Needle Felting Tutorial: Needle felting large sculpture


– [Steve] In this video, we’re gonna talk a little
bit about needle felting a large-scale sculpture. This piece has been covered
in what’s called roving wool, using the needle felting process. So I’m just gonna kinda
walk through how I did this. It’s also a little bit
of a product review video because I tested out all of the different needle stabbing devices that I could find. So the basics of needle felting is that you start out with
this little ball of wool and you stab it over and over again with this special needle. The needle has little
barbs on the end here, so as you’re stabbing it, the wool’s getting tangled up in itself and it kind of compacts in on itself to create a little bit more dense ball. So you keep adding more wool and stabbing that into the first ball and you can just start to kind of create whatever shape you want. And with a lot of stabbing, you can create a really dense ball of felt and start to add details. And then with a lot of practice, you can start to make stuff like this. So I had to modify this whole process to make it work on these
five-foot tall sculptures. The first thing I did is look at all the different needle stabbing tools to see if there was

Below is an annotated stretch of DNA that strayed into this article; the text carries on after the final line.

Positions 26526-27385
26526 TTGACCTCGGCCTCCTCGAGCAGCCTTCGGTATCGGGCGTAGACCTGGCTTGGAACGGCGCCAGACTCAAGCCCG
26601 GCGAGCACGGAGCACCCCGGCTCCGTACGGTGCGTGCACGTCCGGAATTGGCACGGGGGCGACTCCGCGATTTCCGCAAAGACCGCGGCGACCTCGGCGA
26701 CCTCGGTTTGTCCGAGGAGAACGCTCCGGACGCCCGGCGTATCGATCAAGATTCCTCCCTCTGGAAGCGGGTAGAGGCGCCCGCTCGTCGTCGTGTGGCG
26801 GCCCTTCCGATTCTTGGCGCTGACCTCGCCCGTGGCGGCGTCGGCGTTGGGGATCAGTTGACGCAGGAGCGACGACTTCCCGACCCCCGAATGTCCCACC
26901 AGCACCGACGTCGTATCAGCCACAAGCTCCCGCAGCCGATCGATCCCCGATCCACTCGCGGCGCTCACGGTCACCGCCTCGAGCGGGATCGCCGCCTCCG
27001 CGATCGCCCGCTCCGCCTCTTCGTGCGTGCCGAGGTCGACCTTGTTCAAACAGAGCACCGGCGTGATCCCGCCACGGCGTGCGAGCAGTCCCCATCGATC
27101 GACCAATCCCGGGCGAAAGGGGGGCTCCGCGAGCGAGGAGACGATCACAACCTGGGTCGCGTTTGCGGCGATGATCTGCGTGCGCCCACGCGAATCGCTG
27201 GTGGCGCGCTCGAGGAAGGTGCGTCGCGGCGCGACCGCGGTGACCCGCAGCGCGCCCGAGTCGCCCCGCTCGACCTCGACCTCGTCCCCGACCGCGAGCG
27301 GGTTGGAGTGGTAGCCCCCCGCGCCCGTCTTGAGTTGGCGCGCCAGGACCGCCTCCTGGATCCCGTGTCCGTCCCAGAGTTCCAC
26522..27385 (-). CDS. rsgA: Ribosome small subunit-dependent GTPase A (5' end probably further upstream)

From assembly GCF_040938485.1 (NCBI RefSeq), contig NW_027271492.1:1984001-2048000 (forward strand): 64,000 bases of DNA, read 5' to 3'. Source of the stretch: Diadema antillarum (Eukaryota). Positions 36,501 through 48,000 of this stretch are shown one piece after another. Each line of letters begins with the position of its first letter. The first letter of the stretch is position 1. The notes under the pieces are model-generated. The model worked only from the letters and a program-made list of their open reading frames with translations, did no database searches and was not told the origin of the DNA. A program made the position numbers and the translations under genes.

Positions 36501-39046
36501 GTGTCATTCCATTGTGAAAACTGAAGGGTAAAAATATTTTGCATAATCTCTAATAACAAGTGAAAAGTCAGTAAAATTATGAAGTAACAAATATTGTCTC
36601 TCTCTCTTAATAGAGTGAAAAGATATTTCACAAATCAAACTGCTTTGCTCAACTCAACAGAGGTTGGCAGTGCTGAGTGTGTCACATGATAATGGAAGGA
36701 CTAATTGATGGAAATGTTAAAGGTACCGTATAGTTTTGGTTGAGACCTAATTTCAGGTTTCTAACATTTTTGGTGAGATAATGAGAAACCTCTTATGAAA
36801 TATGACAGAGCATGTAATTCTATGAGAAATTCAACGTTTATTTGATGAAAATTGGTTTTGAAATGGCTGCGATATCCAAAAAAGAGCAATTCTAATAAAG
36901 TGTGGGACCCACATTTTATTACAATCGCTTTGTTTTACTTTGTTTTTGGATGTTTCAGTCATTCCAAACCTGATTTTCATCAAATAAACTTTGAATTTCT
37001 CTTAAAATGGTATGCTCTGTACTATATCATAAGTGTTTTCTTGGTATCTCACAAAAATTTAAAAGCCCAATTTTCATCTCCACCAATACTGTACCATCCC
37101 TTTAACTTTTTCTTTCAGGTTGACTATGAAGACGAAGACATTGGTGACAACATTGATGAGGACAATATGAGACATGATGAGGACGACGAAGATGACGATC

something that was faster and more efficient. So there’s a variety of
different types of needles you can buy. 36, 38, 40, 42, I’m not
sure what they all do, but they all have specific things, some of them have barbs that
face at different angles, so when you pull ’em out, they give you kind of a fuzzy texture. I know that the 40 is
one that is often used to finish a piece because it
leaves the smallest holes. I use, for all of the big
sculptures, I just use the 38s. It’s kind of a commonly-used, default needle for needle felting. So, the first thing I did is look at all the different hand tools
that held multiple needles. There’s this one here that holds three. This one here that holds eight. This one here that holds 12. And this one here, it holds 20. So after trying all of these, the three-pin was hands-down my favorite. I actually ended up using the three-pin and occasionally the single
pin for all of the sculptures. The main thing is that the
three-pin was really able to kinda move around the